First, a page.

‘I’m a fighter’

Luc Wehby’s smile still shines five years after stroke

Junior Luc Wehby laughs with a teammate during an after school golf practice at the Kingwood Country Club’s Golf Advantage School.

Maya Ortiz, Design Editor

Luc Wehby could no longer handle the pounding in his head. It had been throbbing since the night before. Now, as he sat in his sixth-grade World Cultures class, he finally gave in and asked to go to the nurse. 

On his way, he tried to stop at the water fountain but fell to his knees. The pain was excruciating.

Kingwood Middle School nurse Kimberly Poole just happened to be in the hall on her way to get another student that day – May 11, 2017. She spotted Luc moments after he collapsed and helped him to her clinic where she performed her normal assessment. 

She was shocked.

“It seemed to be stroke-like symptoms,”  Poole said, “but he was a child, so it seemed so unreal.” Poole started shouting: “Call 911, call 911!” 

That was the last thing Luc heard before he lost consciousness.

* * * 

When Luc was young, he loved playing baseball. At one point, he wished to play for the Astros. The Wehby family was always at sporting events for their three kids.

Luc Wehby smiles at his mom while he waited to bat in a baseball game in 2017. Prior to his stroke, he loved baseball and wanted to someday play for the Astros. (Photo submitted by Jacquie Wehby)

“We consider our house like a zoo, or just crazy all the time,” said Mia Wehby, Luc’s older sister and 2020 Kingwood Park graduate. “Something is always going on. It’s a lot of fun.”

Mia, who currently plays soccer at the University of Arkansas, used to constantly play sports with Luc. 

One time the two were playing soccer in their living room when their mom warned them to stop. They didn’t listen. Luc kicked the ball too high, destroying the chandelier. 

The morning Luc collapsed at school, Mia didn’t say goodbye to him. He was annoying her, so she said, “Just go to school. Leave.” When she heard what happened, those words were the first thing she thought of.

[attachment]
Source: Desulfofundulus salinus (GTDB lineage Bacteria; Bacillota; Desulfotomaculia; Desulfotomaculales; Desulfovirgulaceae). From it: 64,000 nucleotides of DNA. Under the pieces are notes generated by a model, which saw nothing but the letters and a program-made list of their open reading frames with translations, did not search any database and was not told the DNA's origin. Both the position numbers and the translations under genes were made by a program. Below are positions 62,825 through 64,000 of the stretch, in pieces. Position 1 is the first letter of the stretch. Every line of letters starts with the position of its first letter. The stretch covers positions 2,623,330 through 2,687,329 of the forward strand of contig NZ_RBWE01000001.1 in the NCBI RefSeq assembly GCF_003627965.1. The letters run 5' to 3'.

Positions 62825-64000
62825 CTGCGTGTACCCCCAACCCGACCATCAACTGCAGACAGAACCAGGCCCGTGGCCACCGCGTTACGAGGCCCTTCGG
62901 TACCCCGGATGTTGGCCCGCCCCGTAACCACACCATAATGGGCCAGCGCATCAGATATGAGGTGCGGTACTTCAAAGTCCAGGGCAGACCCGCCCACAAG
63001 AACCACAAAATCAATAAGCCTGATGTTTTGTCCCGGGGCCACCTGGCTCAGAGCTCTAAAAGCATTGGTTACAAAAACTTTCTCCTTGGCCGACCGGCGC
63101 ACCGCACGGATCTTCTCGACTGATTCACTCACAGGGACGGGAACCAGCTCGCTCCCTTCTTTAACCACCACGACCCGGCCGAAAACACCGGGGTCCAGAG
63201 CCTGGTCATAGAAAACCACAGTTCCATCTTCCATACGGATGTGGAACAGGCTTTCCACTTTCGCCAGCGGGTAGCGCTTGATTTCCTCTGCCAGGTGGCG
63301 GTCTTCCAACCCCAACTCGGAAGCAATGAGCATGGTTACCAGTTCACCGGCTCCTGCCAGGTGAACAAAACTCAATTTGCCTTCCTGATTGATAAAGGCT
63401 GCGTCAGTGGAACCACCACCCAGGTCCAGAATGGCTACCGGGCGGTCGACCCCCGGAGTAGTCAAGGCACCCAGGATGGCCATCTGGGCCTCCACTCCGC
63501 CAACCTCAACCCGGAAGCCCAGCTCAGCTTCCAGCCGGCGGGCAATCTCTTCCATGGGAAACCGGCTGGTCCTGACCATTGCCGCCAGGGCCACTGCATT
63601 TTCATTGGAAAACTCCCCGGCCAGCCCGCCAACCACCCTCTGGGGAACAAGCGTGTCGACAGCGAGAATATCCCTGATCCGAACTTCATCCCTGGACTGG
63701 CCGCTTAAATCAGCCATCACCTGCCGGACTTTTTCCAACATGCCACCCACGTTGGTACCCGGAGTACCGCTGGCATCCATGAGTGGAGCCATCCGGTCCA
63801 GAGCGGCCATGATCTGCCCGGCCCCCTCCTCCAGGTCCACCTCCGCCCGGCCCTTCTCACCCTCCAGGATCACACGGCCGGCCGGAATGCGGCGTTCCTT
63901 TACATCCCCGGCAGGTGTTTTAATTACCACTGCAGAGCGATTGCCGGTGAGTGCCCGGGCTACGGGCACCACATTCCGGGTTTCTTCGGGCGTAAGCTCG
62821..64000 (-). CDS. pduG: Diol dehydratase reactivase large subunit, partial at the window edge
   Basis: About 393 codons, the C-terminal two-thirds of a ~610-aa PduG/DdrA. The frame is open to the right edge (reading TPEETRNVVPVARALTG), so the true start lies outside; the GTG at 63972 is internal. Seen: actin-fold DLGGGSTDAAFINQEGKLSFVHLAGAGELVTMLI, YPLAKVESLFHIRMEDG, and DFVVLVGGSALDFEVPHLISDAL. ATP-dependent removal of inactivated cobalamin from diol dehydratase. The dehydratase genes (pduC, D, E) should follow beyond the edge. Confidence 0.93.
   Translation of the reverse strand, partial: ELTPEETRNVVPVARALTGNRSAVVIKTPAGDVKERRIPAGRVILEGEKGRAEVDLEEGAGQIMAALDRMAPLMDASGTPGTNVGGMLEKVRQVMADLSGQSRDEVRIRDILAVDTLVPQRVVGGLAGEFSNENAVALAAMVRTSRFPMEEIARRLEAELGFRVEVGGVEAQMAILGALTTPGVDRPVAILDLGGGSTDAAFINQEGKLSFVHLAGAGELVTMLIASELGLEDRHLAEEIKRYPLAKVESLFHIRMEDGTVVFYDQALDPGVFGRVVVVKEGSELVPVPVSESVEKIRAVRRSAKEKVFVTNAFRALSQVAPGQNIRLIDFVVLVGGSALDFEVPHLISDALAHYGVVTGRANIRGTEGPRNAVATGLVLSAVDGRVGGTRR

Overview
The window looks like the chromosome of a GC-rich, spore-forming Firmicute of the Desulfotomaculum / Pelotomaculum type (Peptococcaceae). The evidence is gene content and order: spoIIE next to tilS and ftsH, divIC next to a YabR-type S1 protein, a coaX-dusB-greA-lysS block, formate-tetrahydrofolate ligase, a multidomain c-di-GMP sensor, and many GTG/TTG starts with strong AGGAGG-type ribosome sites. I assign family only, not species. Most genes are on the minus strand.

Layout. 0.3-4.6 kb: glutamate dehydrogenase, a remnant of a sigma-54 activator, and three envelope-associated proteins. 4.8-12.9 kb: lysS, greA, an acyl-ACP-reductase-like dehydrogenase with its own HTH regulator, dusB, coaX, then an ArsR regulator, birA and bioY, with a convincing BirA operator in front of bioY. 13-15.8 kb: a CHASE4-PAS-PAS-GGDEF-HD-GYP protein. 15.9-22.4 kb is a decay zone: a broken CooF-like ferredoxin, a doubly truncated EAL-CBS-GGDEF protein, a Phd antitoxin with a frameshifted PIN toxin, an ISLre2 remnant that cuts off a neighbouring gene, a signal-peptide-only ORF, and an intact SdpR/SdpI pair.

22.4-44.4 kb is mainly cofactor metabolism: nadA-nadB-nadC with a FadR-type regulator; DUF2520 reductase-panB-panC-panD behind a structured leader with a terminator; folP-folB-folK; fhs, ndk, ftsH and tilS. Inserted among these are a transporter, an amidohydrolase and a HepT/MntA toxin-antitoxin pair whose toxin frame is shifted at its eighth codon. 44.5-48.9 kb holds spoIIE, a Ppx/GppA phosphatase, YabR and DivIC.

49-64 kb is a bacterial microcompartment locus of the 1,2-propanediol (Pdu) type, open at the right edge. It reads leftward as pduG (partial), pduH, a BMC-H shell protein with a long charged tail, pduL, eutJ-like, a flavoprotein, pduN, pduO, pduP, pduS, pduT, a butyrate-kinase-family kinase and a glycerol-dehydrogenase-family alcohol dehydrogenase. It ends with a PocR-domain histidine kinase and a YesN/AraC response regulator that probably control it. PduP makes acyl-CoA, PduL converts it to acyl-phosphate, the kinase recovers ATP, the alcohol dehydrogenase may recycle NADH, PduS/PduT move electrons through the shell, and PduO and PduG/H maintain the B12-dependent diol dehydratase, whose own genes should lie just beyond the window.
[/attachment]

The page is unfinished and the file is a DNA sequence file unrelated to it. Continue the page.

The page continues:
“I just kept praying and hoping that he was going to be there,” Mia said, “so I could talk to him one more time.”

* * * 

Luc’s mom Jacquie Wehby was downtown at a doctor’s appointment when the middle school first called saying Luc had become unresponsive.

She tried to reach her husband while having back and forth calls with Poole’s assistant. 

“It was every mother’s worst nightmare, getting a call like that,” Jacquie Wehby said. “It honestly was my cry out to God to say, ‘Don’t take his life.’ At that point, I felt absolute fear, disbelief, panic.”

Poole, a former emergency room nurse, climbed into the ambulance. She rode with Luc to Kingwood Hospital, where he was taken by Life Flight to Children’s Memorial Hermann Hospital downtown. 

Luc had suffered a stroke. 

Once he got to Memorial Hermann, doctors had minutes to save his life. They removed the right side of Luc’s skull to stop the swelling and try to avoid massive brain damage. 

As the doctors worked, Jacquie Wehby waited alone. 

Her husband was on business in Hawaii. Jacquie’s parents were visiting her siblings in Florida. Mia was at Kingwood Park, and the youngest son Kye was at Bear Branch

She tried to remember everything about the previous 24 hours.

Luc Wehby’s parents sat by his bedside at Memorial Hermann Hospital as Luc Wehby spent eight days in a coma. He was hospitalized for 52 days following his stroke in 2017. (Submitted by Jacquie Wehby)

Luc had asked Jacquie what a migraine felt like the night before, but she could not even describe it since she had never had one. She gave him a couple of Advil and had him drink a lot of water. She replayed his sports practices in her mind, wondering if dehydration was the issue.